• Attorneys must sign all pleadings: Claimants’ attorneys must now file “an affirmation that the information provided for each individual case is true and correct to the best of the [lawyer]’s knowledge.”[14] This rule mirrors Federal Rule of Civil Procedure 11 and may serve as a deterrent to filing false and/or unverified claims.
  • Process Administrator: Respondents may now request a Process Arbitrator to decide threshold administrative decisions without having to wait for an arbitrator to be assigned, whereas a Process Arbitrator previously could be appointed only if the non-refundable filing fees for all cases had been paid. The Process Arbitrator can then hear challenges to the propriety of the filings, including not only compliance with the AAA’s filing requirements but also “filing requirements in the parties’ contract[s]” and “any applicable conditions precedent” under those contracts.[15]
  • Revised fee schedules: The new rules also protect businesses against the inundation of administrative fees resulting from mass arbitration demands. The new fee structure caps the fee that a respondent must pay at the outset, called the “Initiation Fee,” at $11,250 before a Process Arbitrator may be appointed, no matter how many cases are filed.[16] Under the prior rules, AAA would assess a filing fee ($325), a case management fee ($1400), and a hearing fee ($1,500 for a paper ruling; $2,500 for an in-person hearing) and required that such fees be paid for all claimants prior to assigning an arbitrator. Filing fees remain for cases that survive review by the Process Arbitrator or if the Parties do not request a Process Administrator.
  • Expanded mediation: Parties must engage in a global mediation within 120 days from the due date for the answers to the Demands for Arbitration, unless they unilaterally opt out.[17] Additionally, the AAA may, “in its sole discretion, appoint a mediator to facilitate discussions between the parties on processes that may make resolution of the cases more efficient.”[18]

Companies who use arbitration clauses with employees, customers, and business partners should be encouraged by these developments, which aim to preserve the integrity of the arbitral process while curbing abuse of its streamlined filing process and fee structures. It is critical that such companies implement and enforce pre-arbitration dispute resolution requirements and act quickly to invoke these new procedures when arbitration demands are filed.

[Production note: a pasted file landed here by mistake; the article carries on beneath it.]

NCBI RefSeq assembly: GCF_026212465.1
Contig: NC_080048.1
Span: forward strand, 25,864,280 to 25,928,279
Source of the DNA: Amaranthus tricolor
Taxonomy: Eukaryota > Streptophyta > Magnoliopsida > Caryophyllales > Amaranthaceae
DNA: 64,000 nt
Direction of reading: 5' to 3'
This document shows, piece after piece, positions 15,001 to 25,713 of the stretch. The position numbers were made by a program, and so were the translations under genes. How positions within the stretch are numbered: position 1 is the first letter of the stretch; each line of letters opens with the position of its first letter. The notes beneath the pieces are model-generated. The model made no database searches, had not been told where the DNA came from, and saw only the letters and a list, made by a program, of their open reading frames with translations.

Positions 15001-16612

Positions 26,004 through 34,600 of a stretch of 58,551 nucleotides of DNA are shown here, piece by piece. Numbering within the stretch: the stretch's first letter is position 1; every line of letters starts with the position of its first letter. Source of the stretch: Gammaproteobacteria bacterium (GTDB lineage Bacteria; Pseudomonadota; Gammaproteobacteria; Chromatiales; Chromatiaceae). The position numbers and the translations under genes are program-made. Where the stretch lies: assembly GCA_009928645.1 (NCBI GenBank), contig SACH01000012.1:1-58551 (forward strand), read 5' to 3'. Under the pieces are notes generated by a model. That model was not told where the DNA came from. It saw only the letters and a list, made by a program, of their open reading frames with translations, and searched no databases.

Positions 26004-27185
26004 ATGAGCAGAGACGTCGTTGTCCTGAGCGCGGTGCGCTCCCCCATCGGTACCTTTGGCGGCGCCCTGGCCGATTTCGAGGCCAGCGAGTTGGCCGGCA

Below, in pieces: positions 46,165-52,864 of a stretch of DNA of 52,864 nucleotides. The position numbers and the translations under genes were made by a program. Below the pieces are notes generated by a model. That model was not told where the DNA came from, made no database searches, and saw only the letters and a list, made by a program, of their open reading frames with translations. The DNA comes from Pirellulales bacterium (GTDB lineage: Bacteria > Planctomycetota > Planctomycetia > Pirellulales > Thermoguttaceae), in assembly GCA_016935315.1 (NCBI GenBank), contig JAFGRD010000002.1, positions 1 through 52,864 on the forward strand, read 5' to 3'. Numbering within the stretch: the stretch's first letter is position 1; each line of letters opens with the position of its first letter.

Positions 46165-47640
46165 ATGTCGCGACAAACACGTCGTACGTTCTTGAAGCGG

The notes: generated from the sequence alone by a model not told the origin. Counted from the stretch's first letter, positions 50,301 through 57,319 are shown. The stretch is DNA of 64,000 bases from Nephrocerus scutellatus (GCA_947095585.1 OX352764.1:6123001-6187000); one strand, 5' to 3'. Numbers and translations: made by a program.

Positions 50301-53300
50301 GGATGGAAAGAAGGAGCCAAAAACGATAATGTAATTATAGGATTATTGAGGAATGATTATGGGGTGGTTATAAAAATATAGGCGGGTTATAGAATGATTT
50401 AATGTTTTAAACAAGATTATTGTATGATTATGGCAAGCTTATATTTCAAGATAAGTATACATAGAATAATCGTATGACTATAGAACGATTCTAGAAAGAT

[1] L’Occitane, Inc. v. Zimmerman Reed LLP and 3,144 Of Its Purported Clients, No. 23-cv-1103 (C.D. Cal.), ECF No. 1 (filed Feb. 8, 2024).

[2] Id. ¶ 26, 31.

[3] Id. at Prayer for Relief. L’Occitane’s constitutional challenge stems primarily from the Ninth Circuit’s recent decision in Project Veritas v. Schmidt, 72 F.4th 1043 (9th Cir. 2023), in which the court invalidated Oregon’s wiretapping law on First Amendment grounds. In Project Veritas, the Ninth Circuit held that the Oregon law’s content-based exceptions did not “leave open ample alternative channels for communication.” Id. at 1068. L’Occitane alleges that CIPA likewise expressly exempts only the services of public utilities, rather than the services of information service providers, thus favoring the former.

[4] L’Occitane, ECF No. 1, ¶¶ 25–26.

[5] Id. ¶¶ 27–29.

[6] Id. ¶ 32.

[7] Id. ¶¶ 33–35, 37–39.

[8] Id. ¶ 1.

[9] Id. ¶¶ 22-24, 26-30, 34, 39.

[10] Id. ¶ 141.

[11] Adams v. Postmates, Inc., 414 F. Supp. 3d 1246, 1248 (N.D. Cal. 2019); Adams v. Postmates, Inc., 823 F. App’x 535, 536 (9th Cir. Sept. 29, 2020); Postmates Inc. v. 10,356 Individuals, No. CV 20-2783 PSG (JEMx), 2021 WL 540155, at *3 (C.D. Cal. Jan. 19, 2021); Abadilla v. Uber Techs., No. 18-cv-07343, Dkt. 1 (N.D. Cal. filed Dec. 15, 2018); see also In re Centurylink Sales Pracs. & Sec. Litig., No. 17-CV-2832, 2020 WL 3513547, at *4 (D. Minn. June 29, 2020); Intuit Inc. v. 9,933 Individuals, No. 20STCV22761 (Sup. Ct. L.A. Cnty. Oct. 6, 2020) (denying request for preliminary injunction staying approximately 9,933 individual arbitration claims to allow claims to be heard in an alternate forum); Uber Techs., Inc. v. Am. Arb. Ass’n, Inc., 204 A.D.3d 506, 506, 167 N.Y.S.3d 66, 67 (2022) (denying request for preliminary injunction requesting relief from “excessive [AAA] fees” for 31, 500 arbitration demands).

[12] https://instituteforlegalreform.com/wp-content/uploads/2023/07/Cal-Bar-Letter-re-Mass-Arbitration-July-202315.pdf

[13] Mass Arbitration Supplementary Rules, Am. Arbitration Ass’n at 5, Rule MA-1(b) (Jan. 25, 2024).

[14] Id. at 5.

[15] Id. at 6, Rule MA-6(c)(i–ii).

[16] Id. at 6, Rule MA-6(a).

[17] Id. at 9, Rule MA-9.

[18] Id.